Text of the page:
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In This List

Beyond the Map: Building Competitive Advantage Through Leveraging Geospatial Data

S&P Global Platts

Energy: What to Watch in 2019

S&P Global Ratings

COP24 Special Edition Shining A Light On Climate Finance

S&P Global Ratings

S&P Global Ratings' Global Outlook 2019

S&P Dow Jones Indices

Considering the Risk from Future Carbon Prices


Beyond the Map: Building Competitive Advantage Through Leveraging Geospatial Data

Geographic Information Systems (GIS) offer a framework for understanding information in relation to its physical location in space. And GIS technology today takes us far beyond traditional cartography to providing key dimensions of location and interconnectivity to every data point. New GIS tools and techniques help organize layers of spatial data with related attributes, empowering users to better understand the physical world.

Of course, businesses and investors have long employed data to inform decision making. And for the majority of that history, primary analysis was performed by interrogating clues from the recent past, from the rearview mirror. What were profits like last year? What was the yield from the last production run? Which suppliers delivered for us last quarter? Those who best quantified outcomes exploited an information advantage and were rewarded.

Today’s technology produces data that reveals far more rich, detailed insight into both economic activity and financial results than ever before – much of it with a spatial component.

Connected devices track our location and behaviors; Internet of Things (IoT) sensors are infiltrating commercial and consumer goods; more satellites are launched every year, with increasingly powerful imaging capabilities. Pair this explosion of data with plummeting cost of storage and awesome processing power delivered through cloud computing, and there is massive potential for the creation of new information advantages.

Those who harness the best predictions in their operations will find an edge, and data is the fuel.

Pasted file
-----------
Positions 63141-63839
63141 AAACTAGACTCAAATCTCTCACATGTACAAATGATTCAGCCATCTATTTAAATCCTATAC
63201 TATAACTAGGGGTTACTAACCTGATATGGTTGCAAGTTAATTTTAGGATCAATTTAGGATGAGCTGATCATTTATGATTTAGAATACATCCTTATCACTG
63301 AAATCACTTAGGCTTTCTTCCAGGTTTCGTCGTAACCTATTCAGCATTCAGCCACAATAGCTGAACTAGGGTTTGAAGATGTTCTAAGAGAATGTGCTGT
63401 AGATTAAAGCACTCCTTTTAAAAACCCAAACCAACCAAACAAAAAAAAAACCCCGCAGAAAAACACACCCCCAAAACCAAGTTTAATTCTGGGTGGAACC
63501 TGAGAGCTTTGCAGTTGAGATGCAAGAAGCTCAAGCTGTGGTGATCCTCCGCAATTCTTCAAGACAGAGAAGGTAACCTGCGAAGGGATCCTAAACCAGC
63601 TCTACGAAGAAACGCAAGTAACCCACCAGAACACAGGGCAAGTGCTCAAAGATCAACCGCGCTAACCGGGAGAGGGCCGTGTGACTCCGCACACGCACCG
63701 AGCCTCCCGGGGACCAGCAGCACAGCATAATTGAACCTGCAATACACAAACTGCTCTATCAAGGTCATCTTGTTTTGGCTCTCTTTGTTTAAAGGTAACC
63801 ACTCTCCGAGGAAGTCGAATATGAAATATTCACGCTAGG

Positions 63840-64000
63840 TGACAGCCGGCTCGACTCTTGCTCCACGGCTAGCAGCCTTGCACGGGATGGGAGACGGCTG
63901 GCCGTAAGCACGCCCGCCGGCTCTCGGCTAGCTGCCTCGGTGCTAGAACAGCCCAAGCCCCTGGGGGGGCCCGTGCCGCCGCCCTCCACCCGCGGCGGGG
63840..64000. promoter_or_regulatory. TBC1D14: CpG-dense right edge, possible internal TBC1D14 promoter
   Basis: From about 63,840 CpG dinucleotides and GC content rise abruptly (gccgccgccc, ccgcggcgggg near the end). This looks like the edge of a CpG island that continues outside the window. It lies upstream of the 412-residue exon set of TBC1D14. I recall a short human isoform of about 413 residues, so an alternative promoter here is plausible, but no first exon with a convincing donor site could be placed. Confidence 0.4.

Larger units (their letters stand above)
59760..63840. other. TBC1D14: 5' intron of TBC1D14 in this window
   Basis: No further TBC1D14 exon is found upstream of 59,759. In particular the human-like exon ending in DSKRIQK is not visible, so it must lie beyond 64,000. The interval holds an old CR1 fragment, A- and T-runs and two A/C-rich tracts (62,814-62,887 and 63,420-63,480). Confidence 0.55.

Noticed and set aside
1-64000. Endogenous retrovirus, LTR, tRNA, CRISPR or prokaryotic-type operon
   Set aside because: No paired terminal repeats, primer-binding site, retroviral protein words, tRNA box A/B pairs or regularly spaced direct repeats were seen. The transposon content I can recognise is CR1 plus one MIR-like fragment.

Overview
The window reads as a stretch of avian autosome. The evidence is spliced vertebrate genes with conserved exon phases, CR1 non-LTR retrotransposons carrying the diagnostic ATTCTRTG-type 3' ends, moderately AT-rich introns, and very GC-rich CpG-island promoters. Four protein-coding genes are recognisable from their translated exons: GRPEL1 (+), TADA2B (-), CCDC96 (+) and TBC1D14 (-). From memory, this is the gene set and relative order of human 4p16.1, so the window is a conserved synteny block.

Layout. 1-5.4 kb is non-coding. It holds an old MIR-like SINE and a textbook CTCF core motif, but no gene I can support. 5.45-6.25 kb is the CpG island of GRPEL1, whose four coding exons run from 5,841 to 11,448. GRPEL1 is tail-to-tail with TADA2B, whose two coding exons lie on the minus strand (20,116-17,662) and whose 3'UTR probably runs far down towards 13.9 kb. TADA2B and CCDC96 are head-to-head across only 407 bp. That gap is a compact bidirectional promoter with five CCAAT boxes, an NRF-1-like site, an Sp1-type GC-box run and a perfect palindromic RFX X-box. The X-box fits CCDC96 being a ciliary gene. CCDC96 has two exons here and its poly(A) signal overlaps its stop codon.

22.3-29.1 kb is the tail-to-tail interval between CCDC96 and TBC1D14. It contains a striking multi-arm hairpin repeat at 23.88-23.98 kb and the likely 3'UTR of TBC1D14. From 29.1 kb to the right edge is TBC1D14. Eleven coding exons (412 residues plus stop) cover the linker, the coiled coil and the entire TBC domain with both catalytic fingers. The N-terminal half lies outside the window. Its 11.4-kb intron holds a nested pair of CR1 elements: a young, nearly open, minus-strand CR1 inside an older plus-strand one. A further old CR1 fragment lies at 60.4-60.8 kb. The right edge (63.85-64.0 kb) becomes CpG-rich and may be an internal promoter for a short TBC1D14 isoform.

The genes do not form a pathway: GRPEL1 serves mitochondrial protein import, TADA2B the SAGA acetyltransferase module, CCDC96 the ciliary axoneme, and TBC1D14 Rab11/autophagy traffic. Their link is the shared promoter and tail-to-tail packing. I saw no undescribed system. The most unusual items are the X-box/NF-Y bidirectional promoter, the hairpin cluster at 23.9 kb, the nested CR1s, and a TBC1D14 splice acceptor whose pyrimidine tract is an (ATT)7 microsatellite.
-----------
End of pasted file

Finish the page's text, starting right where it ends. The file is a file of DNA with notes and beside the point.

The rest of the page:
Nate Haskins, Chief Data Officer, S&P Global

But data in isolation has limited value. It’s when disparate data sets are combined that new actionable insights are delivered. Data science techniques such as machine learning and deep learning are being used to correlate massive, previously intimidating data sets, allowing them to be used in new and creative ways, often ways that were not necessarily intended when the data was produced. Operators and investors alike are now using data in alternative ways to create predictions and inform decisions. Those who harness the best predictions in their operations will find an edge, and data is the fuel.

Nowhere has technology had a larger influence on what is possible than in the field of GIS. A recent report by Bryce Space & Technology noted a 53% increase in satellites launched between 2012-2016, averaging 144 launches per year. Advances in imaging and radar deliver higher resolution outputs and three-dimensional renderings, in some cases independent of cloud cover. As a result, we can now understand the location of ships, levels of reserves in oil terminals, forest health, construction progress, impact of natural disasters, car and foot traffic, and much more -- in near-real time.

What advantages can be created using this new data? Let’s look at a few examples:

  • Understanding global oil supply
    Businesses are using new data to understand the massive, complex global oil markets. Machine learning techniques can be used on imagery to estimate weekly crude oil inventories otherwise not reported; monitors on tankers reveal proximity to ports and refineries. Together with an understanding of refining capacities, this data offers a timely view into global supply. Layering on advanced demand forecasts accounting for weather, economic growth and consumption trends, traders are gaining new predictive insights into the future price of petroleum products. S&P Global has invested in Ursa Space Systems, a firm that specializes in leveraging radar satellite imagery while S&P Global Platts customers have access to sophisticated trade flow analytics through the Platts cFlow tool.
  • Maximizing the impact and returns of renewable power
    Advances in photovoltaics - the process of converting sunlight to electricity - wind turbine efficiency and large-scale battery storage efficiency have unlocked the viability of renewable power sources. GIS data is being employed to inform site selection to maximize impact. For example, imagery can be used to identify areas with high recurring solar exposure, suitable slope and terrain, and proximity to low-voltage transmission lines, roads and populated areas while avoiding conservation areas. Machine learning algorithms can be used to identify the pitch and surface conditions of commercial roofs, identifying the best candidates for rooftop commercial installations.